In REVOLUTIONS erzählt Hannah Ross die Geschichte des Fahrrads aus weiblicher Perspektive. Sie führt uns von den Anfängen des Radfahrens im 19. Jahrhundert, als Frauen unglaubliche Widerstände überwinden mussten, bis in die Gegenwart und rund um die Welt, von Europa und den USA bis in den Nahen Osten, nach Indien und Australien. Die inspirierenden Lebensgeschichten vieler außergewöhnlicher Rad-Pionierinnen, Rennfahrerinnen, Feministinnen und Abenteurerinnen zeigen, warum eine selbstbestimmte Position der Frau von Beginn an mit dem Radfahren verknüpft war: Das Fahrrad als echte »feministische Freiheitsmaschine«.
Im Interview berichtet Hannah davon, wer sie inspiriert, wen sie inspirieren möchte – und von ihrem Lieblingsfahrrad.
Revolutions – Im Gespräch mit Autorin Hannah Ross
Dear Hannah, how did you come to write REVOLUTIONS and how did you go about it?
Hannah: There are lots of books about cycling, and some of those are biographies or autobiographies of women cyclists. But what I felt was missing was a book that told the history of cycling from its origins to today from a purely female perspective. Women have historically been very underrepresented – and marginalised – in the sport of cycling, but also in the narrative of cycling in general. But women were there from the very beginning and the bike played quite a starring role in the early feminist movements of the 19th century and it continues to do so. Since its inception, cycling has been a feminist issue. The late-nineteenth-century suffragist Susan B. Anthony went so far as to credit the bicycle with having ‘done more to emancipate women than anything else in the world’. For whereas men have never had to think twice about jumping into the saddle and pedalling off, for women cycling has always been politically charged, with society imposing limits on what they can and can’t do, even today. I wanted to tell the story of how women cyclists have fought discrimination and so many obstacles to keep doing what they love and to celebrate their incredible contribution to the history of cycling.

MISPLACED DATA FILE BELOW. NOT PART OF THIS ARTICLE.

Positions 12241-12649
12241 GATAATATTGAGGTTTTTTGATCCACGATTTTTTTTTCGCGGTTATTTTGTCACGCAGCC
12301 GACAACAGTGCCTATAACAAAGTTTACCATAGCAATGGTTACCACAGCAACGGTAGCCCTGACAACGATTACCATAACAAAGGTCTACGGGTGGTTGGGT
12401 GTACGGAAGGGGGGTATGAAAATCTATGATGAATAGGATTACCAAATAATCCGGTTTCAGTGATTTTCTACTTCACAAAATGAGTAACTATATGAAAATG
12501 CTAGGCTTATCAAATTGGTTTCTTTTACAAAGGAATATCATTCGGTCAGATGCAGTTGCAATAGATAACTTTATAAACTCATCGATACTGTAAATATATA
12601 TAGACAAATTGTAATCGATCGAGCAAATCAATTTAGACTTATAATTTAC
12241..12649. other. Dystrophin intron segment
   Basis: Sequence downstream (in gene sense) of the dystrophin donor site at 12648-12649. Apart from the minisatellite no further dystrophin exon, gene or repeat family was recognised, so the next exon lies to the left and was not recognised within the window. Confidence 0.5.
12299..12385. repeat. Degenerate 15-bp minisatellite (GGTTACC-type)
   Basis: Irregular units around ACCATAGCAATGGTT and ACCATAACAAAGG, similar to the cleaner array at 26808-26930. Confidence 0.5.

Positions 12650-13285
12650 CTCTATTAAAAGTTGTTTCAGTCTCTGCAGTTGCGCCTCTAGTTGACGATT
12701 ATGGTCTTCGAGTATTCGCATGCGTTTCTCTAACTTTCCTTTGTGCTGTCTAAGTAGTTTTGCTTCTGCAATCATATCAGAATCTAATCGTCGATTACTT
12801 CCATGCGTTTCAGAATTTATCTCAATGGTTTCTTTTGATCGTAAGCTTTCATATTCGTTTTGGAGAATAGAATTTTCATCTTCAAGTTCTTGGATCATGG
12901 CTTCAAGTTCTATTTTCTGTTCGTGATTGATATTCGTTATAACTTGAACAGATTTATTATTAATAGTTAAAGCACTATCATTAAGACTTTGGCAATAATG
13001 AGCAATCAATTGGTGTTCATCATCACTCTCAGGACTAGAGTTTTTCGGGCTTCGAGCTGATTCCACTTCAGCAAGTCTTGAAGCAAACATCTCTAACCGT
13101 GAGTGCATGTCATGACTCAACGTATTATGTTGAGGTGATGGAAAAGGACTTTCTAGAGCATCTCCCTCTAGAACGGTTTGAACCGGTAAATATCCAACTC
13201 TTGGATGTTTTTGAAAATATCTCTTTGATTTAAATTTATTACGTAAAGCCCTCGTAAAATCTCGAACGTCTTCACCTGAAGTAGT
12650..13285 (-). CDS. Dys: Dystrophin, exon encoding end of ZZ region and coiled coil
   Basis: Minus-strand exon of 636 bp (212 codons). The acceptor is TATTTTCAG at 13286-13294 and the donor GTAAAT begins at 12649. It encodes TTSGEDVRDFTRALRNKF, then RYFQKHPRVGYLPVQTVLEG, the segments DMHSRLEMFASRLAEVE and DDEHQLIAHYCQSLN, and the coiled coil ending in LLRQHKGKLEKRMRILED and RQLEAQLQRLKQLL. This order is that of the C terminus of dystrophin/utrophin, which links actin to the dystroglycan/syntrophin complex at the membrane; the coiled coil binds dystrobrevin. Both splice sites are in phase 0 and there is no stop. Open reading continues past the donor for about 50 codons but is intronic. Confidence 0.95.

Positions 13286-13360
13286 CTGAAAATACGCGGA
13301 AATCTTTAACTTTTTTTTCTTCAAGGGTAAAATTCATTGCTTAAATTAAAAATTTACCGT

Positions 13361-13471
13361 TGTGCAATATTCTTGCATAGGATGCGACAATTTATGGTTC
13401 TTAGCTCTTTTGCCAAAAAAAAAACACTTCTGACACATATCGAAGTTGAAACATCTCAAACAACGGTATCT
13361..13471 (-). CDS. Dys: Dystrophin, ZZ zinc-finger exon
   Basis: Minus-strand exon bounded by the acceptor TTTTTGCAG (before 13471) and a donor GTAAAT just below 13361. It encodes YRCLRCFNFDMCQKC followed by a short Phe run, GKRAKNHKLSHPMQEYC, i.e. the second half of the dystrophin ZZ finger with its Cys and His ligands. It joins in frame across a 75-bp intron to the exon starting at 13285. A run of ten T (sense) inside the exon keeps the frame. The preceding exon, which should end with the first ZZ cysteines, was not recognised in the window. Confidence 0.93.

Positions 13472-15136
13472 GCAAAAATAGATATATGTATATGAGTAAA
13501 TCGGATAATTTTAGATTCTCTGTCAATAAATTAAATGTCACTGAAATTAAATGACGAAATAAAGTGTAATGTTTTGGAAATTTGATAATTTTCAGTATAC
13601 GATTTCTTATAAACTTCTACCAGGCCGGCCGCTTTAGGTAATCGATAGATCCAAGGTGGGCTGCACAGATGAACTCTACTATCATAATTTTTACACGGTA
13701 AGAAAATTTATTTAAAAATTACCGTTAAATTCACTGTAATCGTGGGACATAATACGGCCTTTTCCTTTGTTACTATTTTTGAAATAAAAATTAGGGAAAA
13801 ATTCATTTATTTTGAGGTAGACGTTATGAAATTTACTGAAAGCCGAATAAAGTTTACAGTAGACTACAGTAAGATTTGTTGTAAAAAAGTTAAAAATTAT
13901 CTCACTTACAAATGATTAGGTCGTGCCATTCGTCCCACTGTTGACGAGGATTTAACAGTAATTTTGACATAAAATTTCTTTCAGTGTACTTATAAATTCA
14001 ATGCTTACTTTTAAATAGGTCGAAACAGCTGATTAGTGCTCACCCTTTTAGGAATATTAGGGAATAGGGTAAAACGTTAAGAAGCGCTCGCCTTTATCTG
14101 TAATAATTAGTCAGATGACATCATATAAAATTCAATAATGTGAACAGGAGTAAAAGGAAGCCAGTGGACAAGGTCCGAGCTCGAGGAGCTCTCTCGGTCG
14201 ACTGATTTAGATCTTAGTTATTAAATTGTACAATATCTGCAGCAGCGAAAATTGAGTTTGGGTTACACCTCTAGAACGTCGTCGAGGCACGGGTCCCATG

I started my research way back in the 19th century, when the bicycle was first invented, immersing myself in the many books and magazines published at the time which are now kept at the British Library. I also put together an outline of key periods and cyclists and built the book around those stories. I was lucky enough to be able to speak to many women like the travel writer Dervla Murphy who cycled from Ireland to India solo in the early 1960s and the current Guinness World Record holder for fastest circumnavigation of the globe by bike, Jenny Graham.
How do you see the future of women cycling?
This depends where you are. In Europe and many other places there has big improvement in representation in cycling and it’s becoming much more diverse and inclusive both as a sport and as a pastime. The fact that this year will see the return (after decades) of a proper women’s Tour de France shows that things are definitely progressing in the right direction, though we still have a long way to go. But in countries like Iran, Saudi Arabia and Afghanistan, women’s cycling is still very much taboo.
What is your favorite bike?
Hannah: I currently own two and the one I love to use for longer rides and touring is a steel bike with a Campagnolo group set. I have done a lot of miles on this bike and it’s a pleasure to ride and not let me down yet. But in my dreams I’d like a completely bespoke steel bike with the capacity to switch the wheels over to take it from road bike to gravel bike. One day. I also have my eye on a Tern cargo bike for transporting my daughter and many other things as we don’t have a car.